Boeing's CEO said Wednesday that approval for the troubled 737 Max to fly again could come from different countries at different times.
"I think a phased ungrounding of the airplane amongst regulators around the world is a possibility,"
Dennis Muilenburg told a Morgan Stanley conference.
That means the Federal Aviation Administration might allow the Max to fly while regulators elsewhere keep evaluating the company's fix after two crashes killed 346 people and grounded the aircraft worldwide.
Aviation industry consultant Scott Hamilton said that could cause a perception problem and make it harder to persuade passengers to board the planes.
"A passenger who arrives at the airport and discovers he's about to take a Max might say, 'Why is it safe here when the Europeans say it's not safe?'"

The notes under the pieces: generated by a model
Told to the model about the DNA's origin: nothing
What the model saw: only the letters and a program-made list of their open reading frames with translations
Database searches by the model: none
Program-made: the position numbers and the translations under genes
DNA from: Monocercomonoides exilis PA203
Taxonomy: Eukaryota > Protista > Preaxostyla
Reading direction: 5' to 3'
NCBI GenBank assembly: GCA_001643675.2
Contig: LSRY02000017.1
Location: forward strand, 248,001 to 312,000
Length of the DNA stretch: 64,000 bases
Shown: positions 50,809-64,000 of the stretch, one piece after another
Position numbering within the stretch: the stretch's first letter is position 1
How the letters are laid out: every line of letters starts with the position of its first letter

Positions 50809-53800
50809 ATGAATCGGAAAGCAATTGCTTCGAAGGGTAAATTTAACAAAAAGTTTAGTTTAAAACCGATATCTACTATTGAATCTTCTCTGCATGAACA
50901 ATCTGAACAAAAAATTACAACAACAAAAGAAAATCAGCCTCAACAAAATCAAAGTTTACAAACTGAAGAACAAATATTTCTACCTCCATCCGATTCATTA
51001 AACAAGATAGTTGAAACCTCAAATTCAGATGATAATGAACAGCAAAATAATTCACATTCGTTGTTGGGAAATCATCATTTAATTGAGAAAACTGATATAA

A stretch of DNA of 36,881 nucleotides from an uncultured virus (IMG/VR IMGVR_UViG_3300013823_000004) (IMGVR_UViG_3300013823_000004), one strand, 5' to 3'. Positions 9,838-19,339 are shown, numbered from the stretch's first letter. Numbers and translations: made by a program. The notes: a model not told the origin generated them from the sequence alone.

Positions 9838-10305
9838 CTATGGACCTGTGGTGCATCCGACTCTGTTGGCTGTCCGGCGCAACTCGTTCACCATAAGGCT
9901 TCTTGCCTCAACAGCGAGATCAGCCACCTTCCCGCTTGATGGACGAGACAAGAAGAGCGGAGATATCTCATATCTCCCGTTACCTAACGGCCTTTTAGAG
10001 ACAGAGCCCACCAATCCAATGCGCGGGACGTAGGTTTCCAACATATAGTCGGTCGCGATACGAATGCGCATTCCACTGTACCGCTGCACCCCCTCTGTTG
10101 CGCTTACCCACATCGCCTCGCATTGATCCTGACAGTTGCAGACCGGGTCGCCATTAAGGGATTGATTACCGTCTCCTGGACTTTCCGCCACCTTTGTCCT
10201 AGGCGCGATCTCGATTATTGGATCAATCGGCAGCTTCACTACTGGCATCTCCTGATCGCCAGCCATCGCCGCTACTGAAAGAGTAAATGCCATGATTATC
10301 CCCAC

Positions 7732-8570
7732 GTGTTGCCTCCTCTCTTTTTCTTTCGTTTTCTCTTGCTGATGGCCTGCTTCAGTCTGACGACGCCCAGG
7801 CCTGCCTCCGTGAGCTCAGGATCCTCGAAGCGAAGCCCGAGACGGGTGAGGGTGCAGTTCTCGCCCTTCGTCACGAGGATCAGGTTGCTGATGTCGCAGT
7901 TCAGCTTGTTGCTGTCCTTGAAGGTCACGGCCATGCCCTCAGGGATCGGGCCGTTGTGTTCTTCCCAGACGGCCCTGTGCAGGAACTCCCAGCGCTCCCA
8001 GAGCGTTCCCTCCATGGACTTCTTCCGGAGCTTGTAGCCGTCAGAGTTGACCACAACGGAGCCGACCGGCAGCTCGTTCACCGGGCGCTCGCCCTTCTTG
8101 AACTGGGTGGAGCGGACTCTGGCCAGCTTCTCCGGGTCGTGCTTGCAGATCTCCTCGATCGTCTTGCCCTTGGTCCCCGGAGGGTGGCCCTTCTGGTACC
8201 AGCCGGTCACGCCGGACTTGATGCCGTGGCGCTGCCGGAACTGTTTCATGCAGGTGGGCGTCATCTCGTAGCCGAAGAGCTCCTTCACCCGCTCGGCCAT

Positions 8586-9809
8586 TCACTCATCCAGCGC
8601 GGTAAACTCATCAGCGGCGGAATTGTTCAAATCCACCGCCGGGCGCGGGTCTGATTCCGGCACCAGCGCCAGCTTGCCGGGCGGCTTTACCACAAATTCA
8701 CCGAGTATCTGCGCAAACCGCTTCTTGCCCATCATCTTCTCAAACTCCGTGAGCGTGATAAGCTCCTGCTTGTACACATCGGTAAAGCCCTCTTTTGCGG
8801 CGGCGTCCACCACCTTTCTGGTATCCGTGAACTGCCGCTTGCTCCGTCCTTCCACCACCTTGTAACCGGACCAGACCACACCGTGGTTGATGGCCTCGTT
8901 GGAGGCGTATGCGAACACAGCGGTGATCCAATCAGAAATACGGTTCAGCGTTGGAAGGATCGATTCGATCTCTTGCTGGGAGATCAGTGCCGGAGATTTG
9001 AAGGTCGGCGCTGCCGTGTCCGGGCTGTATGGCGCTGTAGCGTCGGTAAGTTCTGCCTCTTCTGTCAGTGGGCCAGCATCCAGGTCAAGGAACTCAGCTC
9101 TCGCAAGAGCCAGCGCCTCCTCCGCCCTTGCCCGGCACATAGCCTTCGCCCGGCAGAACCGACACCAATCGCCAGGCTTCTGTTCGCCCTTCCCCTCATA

Muilenburg said Wednesday that he still expected the 737 Max to return to service in the fourth quarter of 2019.
In July, he said the company would consider pausing production in Renton if the return to service was delayed.
"We don't see anything right now that would drive us to those actions but we are responsibly looking at those scenarios," Muilenburg said Wednesday.
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